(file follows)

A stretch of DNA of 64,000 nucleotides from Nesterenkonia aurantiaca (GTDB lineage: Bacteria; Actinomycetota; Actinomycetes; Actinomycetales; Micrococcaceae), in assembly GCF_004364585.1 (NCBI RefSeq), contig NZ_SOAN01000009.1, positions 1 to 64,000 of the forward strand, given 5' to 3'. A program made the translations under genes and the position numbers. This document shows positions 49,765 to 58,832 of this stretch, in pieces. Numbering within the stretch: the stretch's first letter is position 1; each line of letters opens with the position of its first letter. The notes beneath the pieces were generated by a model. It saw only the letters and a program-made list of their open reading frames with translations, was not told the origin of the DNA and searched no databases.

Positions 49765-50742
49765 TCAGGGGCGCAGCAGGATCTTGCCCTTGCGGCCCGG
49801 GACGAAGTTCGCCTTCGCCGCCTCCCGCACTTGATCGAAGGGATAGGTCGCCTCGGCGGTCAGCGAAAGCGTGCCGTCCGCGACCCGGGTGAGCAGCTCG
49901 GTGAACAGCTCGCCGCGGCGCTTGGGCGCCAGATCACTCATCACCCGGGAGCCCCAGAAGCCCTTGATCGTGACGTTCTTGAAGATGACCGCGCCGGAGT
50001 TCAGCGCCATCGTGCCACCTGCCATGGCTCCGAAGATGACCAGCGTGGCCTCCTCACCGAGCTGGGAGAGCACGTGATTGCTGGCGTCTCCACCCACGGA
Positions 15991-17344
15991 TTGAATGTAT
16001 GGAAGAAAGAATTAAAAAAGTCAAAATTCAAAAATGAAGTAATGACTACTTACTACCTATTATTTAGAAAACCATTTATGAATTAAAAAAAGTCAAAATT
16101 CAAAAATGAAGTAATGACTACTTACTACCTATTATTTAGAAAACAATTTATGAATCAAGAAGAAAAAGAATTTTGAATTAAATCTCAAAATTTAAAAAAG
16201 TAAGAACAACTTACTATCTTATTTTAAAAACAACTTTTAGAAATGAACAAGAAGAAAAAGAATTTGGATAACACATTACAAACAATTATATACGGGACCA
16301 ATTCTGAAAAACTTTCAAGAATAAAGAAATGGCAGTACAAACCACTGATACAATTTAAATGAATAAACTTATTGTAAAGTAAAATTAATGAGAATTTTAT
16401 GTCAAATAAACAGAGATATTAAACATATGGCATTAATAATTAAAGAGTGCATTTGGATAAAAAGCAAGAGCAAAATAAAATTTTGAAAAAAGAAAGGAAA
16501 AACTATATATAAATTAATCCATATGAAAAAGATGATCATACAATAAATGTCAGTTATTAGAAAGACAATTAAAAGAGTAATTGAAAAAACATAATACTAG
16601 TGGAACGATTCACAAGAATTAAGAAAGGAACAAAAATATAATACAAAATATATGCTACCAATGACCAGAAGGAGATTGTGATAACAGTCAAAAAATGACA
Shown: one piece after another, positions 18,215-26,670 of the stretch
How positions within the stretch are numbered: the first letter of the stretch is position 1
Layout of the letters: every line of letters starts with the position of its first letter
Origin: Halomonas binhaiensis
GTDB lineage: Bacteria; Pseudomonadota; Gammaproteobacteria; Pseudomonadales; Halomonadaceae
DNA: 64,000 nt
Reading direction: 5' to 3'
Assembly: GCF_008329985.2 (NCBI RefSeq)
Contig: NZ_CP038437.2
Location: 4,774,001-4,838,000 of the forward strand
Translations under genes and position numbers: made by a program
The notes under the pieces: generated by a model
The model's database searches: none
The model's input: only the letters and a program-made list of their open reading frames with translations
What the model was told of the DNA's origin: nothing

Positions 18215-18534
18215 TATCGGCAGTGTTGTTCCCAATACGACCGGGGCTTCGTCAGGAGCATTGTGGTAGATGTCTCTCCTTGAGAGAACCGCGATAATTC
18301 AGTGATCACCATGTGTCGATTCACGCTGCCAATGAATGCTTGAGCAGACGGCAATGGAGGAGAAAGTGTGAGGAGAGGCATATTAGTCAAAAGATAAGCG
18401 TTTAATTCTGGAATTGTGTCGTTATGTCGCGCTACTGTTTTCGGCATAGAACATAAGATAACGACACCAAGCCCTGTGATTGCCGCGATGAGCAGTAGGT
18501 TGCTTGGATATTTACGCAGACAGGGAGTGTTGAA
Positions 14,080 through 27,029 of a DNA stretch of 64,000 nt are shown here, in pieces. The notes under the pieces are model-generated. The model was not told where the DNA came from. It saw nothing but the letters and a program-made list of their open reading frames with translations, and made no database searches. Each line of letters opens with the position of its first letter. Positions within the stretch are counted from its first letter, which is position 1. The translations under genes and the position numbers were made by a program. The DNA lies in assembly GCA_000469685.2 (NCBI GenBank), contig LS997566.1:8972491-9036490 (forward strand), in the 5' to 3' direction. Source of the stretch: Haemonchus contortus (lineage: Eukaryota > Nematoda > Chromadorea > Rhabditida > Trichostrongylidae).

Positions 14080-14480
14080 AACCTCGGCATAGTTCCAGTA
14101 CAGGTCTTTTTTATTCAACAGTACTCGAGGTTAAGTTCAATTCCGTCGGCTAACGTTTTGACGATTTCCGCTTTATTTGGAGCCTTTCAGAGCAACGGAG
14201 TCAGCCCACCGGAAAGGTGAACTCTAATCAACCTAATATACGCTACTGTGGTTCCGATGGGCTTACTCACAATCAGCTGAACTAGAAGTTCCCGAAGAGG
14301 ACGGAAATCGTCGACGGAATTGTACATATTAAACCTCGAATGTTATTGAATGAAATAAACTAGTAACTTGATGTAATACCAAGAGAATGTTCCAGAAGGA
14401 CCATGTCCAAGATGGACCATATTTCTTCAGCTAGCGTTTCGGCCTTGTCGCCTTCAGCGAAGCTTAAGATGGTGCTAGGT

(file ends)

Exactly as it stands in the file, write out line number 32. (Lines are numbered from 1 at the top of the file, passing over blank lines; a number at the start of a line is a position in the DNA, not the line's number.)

18215 TATCGGCAGTGTTGTTCCCAATACGACCGGGGCTTCGTCAGGAGCATTGTGGTAGATGTCTCTCCTTGAGAGAACCGCGATAATTC